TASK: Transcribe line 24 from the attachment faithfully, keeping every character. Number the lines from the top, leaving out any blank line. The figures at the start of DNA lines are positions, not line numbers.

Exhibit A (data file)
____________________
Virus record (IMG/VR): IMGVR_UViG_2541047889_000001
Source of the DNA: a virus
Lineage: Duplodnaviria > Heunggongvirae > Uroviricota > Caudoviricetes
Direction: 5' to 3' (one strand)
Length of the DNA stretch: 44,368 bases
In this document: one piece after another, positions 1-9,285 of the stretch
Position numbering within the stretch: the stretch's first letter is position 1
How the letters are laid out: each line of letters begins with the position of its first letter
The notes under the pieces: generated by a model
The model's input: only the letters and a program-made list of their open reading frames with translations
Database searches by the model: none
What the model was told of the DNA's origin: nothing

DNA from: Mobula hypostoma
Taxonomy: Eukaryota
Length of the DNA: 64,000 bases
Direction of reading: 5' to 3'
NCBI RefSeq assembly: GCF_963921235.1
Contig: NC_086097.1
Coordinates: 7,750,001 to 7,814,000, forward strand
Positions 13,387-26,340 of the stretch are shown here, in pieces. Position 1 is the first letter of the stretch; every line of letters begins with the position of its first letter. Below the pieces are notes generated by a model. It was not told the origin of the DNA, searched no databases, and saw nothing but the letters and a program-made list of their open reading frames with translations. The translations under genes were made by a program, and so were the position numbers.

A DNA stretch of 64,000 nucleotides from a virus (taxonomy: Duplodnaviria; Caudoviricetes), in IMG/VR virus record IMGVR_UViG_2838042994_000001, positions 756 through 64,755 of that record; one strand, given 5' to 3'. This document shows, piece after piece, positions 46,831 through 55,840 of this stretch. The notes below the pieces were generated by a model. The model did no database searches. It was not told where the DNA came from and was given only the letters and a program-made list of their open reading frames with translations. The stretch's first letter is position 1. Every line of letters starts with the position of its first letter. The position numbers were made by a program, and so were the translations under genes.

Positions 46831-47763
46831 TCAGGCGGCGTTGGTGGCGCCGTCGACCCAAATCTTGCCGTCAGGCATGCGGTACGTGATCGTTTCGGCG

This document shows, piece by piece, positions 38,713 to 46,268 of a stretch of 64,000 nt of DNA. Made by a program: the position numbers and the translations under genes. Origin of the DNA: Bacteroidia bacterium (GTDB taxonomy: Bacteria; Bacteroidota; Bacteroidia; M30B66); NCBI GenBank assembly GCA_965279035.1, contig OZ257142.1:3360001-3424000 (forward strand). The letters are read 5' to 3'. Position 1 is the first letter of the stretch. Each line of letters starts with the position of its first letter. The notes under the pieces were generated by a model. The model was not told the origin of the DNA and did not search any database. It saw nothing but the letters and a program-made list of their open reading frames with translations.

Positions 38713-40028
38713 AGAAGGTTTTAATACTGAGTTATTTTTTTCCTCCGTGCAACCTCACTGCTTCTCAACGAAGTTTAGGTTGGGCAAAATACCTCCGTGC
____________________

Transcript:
This document shows, piece by piece, positions 38,713 to 46,268 of a stretch of 64,000 nt of DNA. Made by a program: the position numbers and the translations under genes. Origin of the DNA: Bacteroidia bacterium (GTDB taxonomy: Bacteria; Bacteroidota; Bacteroidia; M30B66); NCBI GenBank assembly GCA_965279035.1, contig OZ257142.1:3360001-3424000 (forward strand). The letters are read 5' to 3'. Position 1 is the first letter of the stretch. Each line of letters starts with the position of its first letter. The notes under the pieces were generated by a model. The model was not told the origin of the DNA and did not search any database. It saw nothing but the letters and a program-made list of their open reading frames with translations.